• Jul 9, 2007
Can a drawn-out incentive campaign keep the domestics ahead of the imports? Automotive News, for one, seems to think it would only serve to delay the inevitable. Detroit is on a trajectory to fall below 50 percent in market share in the very near future, maybe even this month. It seems obvious that offering rebates and other incentives is merely a band-aid for the underlying issue.
As of the first half of 2007, GM, Ford and the Chrysler Group were down to just 50.2 percent of the new-vehicle market. That's a record low. A year ago that number was 56.0 percent. So given the fact that their share is plummeting, does it make sense to throw money at the problem and try to hold onto something they will surely lose eventually?

Actually, they may need the incentives just to stay competitive. Toyota, Honda and Nissan have really been aggressive in using incentives to grab customers this year. The Japanese now account for 37.5 percent of the market, up 5 percent from last year. Sure it comes with some psychological baggage, but losing market share isn't everything. It's a largely meaningless number and profits mean more in the end. Not that the domestics are any better in that arena, but dwelling on market share is a bit misleading.

[Source: Automotive News - sub. req.]


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  • 16 Comments
      • 7 Years Ago
      Darrell, the majority of American cars are in fact assembled in the US. They are also engineered here and the majority of the parts are also engineered and come from suppliers based here. Our automakers are homegrown and homebased just as all the foreign automakers that sell their products here as well.

      A BMW 3-Series assembled in South Africa is not suddenly a South African car. The 3-Series is also assembled in China, that doesn't magically make it a Chinese creation or BMW a Chinese company. That type of thinking is patently absurd, and it also applies to the Japanese automakers doing business in our country.

      Toyota, Honda and other Japanese companies build and sell their products globally just as every other large automaker does including our own. The global profits go home to Japan and contribute to the bottom line and success of these automakers. Just as purchasing a Ford or GM car in the America, Europe or in China supports them here in the United States.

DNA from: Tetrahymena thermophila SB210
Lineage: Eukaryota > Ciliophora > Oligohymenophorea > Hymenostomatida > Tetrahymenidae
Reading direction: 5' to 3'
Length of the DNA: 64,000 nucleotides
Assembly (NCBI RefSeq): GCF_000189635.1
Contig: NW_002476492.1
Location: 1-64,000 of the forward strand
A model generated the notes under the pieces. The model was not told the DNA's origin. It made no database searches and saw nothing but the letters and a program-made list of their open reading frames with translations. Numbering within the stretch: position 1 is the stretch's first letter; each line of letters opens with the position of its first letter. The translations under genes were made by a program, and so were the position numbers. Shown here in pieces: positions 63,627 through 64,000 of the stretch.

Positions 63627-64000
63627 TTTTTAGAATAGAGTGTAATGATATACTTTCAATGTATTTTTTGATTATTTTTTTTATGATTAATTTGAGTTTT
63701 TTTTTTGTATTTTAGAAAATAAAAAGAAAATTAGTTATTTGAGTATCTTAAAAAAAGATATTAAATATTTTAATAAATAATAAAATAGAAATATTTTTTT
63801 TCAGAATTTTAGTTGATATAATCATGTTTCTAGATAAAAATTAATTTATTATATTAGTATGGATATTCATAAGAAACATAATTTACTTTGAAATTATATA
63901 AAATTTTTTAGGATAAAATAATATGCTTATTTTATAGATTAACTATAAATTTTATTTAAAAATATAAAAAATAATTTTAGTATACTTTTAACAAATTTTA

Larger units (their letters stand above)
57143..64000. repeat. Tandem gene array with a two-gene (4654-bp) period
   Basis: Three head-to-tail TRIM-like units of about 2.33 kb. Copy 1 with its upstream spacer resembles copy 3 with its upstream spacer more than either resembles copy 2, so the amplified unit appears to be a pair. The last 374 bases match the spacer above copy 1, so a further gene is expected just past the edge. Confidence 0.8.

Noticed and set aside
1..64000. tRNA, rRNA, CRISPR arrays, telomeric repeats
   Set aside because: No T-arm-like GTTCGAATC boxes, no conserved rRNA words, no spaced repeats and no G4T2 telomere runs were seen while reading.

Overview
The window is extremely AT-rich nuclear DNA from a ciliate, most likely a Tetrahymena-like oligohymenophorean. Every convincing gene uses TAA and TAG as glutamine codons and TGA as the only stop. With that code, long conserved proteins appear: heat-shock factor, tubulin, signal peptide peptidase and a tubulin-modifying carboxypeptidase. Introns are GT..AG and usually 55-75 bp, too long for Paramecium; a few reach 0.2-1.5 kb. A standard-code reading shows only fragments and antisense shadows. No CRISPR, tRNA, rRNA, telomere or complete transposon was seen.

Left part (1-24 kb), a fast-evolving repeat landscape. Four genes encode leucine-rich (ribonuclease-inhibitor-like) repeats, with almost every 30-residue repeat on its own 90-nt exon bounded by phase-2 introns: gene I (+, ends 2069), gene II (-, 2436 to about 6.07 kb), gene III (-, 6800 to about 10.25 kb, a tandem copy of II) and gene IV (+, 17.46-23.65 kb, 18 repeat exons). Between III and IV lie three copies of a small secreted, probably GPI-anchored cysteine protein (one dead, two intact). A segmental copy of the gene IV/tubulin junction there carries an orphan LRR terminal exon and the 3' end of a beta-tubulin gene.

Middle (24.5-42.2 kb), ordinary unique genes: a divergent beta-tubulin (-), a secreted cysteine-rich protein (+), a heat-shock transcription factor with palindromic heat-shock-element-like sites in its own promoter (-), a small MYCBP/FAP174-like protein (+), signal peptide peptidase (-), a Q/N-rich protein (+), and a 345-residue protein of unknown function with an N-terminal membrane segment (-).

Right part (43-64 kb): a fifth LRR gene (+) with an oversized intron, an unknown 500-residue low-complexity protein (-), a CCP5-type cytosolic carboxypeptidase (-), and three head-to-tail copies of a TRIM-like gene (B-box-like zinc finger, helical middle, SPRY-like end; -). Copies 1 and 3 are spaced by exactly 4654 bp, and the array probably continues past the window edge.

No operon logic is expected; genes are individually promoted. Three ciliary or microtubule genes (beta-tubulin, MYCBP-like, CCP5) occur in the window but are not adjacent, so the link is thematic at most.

That shouldn't be a difficult concept to grasp.
      • 7 Years Ago
      This is pretty sad news for out country and our home auto industry.

      What's worse, each US automaker has some fine products available (especially GM) for consumers right now.

      With incentives increasing, at least consumers will be able to get some very nice cars from the Big 3 at firesale prices.

      None of them can afford for it to last forever though, and it won't unless something gives. Like their sky-high labor costs.
        • 7 Years Ago
        I wouldn't call much from GM "good". The only thing really going for them is the Aura and even that doesn't stack up as well as some of the others.

        Ford is in a similar boat - however their new designs are quite good. Just spent a week in an Edge and both my wife and I were amazed at how good it was. Ford got put back on the list when she's in the market for a new car. Heck, they even got to the top of the list. Not a small feat as we both had sworn them off after my Explorer. Ford's issue is more the dealers service department. Way too many "Can't duplicate" while my G35's service department visits have been "Can't duplicate but we think it's this and replaced it."....

        However some of the other designs (Taurus, Focus, etc) need lots of help. The newer ones are great (Edge, Fusion).